Originality/value

This paper contributes to the relatively small but growing body of research on the experience of sexual minorities in the workplace. Its findings challenging the notion that sexual minorities are uniquely advantaged in the workplace, and that research on sexual minorities in the workplace is misguided in focusing on the problematic aspects of sexual identity/orientation.

Details

Management Decision, vol. 55 no. 9
Type: Research Article
ISSN: 0025-1747

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Book part

Bharat Mehra

The chapter introduces the reader to select language of human sexuality and the definitions and characteristics of some key terms related to lesbian, gay, bisexual…

Abstract

The chapter introduces the reader to select language of human sexuality and the definitions and characteristics of some key terms related to lesbian, gay, bisexual, transgender, and questioning/queer (LGBTQ+), identifies different theoretical perspectives of human sexuality and sexual orientation, and discusses select LGBTQ+ theories and concepts in a historical context that library and information science (LIS) professionals should consider while performing their roles related to information creation–organization–management–dissemination–research processes. It helps better understand the scope of what is LGBTQ+ information and traces its interdisciplinary connections to reflect on its place within the LIS professions. The chapter discusses these implications with the expectation of the LIS professional to take concrete actions in changing the conditions that lack fairness, equality/equity, justice, and/or human rights for LGBTQ+ people via the use of information. Important considerations in this regard include the need for an integrative interdisciplinary LGBTQ+ information model, growth of a diversified LGBTQ+ knowledge base and experiences, holistic LGBTQ+ information representations, LGBTQ+ activism, and participatory engagement and inclusion of LGBTQ+ users.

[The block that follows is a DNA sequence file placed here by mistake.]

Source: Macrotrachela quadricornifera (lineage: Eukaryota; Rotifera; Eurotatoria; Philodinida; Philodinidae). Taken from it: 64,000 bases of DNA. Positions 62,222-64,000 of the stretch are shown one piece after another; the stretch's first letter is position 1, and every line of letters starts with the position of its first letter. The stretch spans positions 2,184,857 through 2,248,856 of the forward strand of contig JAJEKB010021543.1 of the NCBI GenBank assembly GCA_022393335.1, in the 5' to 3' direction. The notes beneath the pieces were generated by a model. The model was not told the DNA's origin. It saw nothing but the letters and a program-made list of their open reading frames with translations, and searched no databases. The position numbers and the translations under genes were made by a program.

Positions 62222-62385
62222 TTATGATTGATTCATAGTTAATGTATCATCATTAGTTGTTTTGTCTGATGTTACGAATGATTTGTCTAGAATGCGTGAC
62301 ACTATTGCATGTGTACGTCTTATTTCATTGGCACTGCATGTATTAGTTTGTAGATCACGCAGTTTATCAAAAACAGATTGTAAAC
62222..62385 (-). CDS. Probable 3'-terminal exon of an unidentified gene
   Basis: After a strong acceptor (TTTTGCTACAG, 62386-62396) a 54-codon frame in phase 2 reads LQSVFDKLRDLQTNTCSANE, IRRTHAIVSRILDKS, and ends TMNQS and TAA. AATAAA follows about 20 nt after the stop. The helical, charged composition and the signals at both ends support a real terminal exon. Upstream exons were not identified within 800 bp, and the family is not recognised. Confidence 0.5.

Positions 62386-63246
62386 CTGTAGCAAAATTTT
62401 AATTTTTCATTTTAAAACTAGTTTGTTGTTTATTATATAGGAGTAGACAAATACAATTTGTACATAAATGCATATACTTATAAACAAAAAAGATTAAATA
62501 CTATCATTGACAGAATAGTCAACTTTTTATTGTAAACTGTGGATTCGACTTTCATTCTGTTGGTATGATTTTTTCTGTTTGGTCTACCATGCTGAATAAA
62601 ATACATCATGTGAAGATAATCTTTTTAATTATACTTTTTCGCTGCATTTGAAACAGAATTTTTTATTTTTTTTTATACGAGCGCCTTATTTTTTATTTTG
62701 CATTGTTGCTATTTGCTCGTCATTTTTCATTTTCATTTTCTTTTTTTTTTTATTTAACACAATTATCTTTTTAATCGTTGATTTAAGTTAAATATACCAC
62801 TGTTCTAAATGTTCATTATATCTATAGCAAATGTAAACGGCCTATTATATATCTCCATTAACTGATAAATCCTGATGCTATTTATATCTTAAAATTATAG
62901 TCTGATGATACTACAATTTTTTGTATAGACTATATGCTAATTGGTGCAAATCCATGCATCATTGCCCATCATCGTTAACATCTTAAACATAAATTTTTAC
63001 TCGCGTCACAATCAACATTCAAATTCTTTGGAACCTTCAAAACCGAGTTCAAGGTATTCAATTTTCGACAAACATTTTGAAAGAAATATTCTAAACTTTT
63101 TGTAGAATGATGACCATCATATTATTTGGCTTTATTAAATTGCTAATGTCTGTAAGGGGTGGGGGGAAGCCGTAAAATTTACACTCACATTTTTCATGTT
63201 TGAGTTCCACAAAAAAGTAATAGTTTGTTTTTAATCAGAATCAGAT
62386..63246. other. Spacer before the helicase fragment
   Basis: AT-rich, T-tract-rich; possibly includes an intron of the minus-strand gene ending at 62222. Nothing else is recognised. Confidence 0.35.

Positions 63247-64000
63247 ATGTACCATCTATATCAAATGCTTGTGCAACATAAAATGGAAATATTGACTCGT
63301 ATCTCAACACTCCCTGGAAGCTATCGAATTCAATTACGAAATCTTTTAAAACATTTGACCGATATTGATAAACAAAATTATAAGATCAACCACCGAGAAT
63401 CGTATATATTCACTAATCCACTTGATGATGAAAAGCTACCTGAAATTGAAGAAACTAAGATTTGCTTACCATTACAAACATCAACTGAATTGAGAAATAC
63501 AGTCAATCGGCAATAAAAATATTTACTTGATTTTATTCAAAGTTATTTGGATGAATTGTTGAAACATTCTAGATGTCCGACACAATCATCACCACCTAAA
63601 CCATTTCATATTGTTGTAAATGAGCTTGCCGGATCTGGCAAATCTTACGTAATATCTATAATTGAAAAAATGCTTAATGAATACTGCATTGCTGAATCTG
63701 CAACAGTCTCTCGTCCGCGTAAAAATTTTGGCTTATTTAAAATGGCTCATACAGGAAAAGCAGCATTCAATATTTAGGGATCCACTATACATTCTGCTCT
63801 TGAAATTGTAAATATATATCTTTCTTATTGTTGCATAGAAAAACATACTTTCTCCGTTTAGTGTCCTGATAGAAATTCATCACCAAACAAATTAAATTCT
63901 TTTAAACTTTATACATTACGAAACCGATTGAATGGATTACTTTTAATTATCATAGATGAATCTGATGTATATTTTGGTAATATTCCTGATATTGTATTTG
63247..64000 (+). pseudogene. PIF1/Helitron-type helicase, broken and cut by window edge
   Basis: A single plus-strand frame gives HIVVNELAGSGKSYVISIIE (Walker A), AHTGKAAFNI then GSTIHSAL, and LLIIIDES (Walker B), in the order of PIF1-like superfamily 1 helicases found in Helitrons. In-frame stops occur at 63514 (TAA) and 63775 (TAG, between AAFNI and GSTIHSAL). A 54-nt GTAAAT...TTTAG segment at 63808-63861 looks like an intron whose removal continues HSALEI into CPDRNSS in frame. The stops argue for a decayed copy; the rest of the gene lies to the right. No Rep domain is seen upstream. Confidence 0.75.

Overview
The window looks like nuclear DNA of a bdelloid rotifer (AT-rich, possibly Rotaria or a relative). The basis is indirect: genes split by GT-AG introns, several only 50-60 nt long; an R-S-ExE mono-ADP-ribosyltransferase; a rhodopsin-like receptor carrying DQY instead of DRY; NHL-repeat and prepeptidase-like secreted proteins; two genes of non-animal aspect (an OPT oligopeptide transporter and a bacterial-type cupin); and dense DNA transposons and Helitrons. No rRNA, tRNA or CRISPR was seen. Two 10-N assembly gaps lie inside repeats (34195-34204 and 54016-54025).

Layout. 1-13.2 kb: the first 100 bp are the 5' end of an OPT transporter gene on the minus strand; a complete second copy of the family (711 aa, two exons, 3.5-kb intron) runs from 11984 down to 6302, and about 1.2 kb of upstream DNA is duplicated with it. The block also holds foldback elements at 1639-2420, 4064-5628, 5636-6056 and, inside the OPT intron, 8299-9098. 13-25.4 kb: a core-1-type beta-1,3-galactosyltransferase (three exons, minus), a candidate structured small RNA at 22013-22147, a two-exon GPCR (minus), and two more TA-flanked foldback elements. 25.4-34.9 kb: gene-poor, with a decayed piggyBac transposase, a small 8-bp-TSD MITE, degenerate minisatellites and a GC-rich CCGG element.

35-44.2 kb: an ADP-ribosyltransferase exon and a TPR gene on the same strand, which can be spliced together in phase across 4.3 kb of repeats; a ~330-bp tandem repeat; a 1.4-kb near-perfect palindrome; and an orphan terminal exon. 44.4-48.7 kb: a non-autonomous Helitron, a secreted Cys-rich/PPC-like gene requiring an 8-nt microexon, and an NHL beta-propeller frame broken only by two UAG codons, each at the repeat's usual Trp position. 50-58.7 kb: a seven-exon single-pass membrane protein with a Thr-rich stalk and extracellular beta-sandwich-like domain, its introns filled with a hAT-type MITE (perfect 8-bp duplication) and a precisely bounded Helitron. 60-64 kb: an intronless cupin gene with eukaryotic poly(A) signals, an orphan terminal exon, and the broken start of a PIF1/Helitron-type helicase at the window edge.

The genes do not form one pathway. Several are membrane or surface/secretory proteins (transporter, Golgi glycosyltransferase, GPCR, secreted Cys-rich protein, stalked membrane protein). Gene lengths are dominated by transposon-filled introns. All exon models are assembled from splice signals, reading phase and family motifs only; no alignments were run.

Details

LGBTQ+ Librarianship in the 21st Century: Emerging Directions of Advocacy and Community Engagement in Diverse Information Environments
Type: Book
ISBN: 978-1-78756-474-9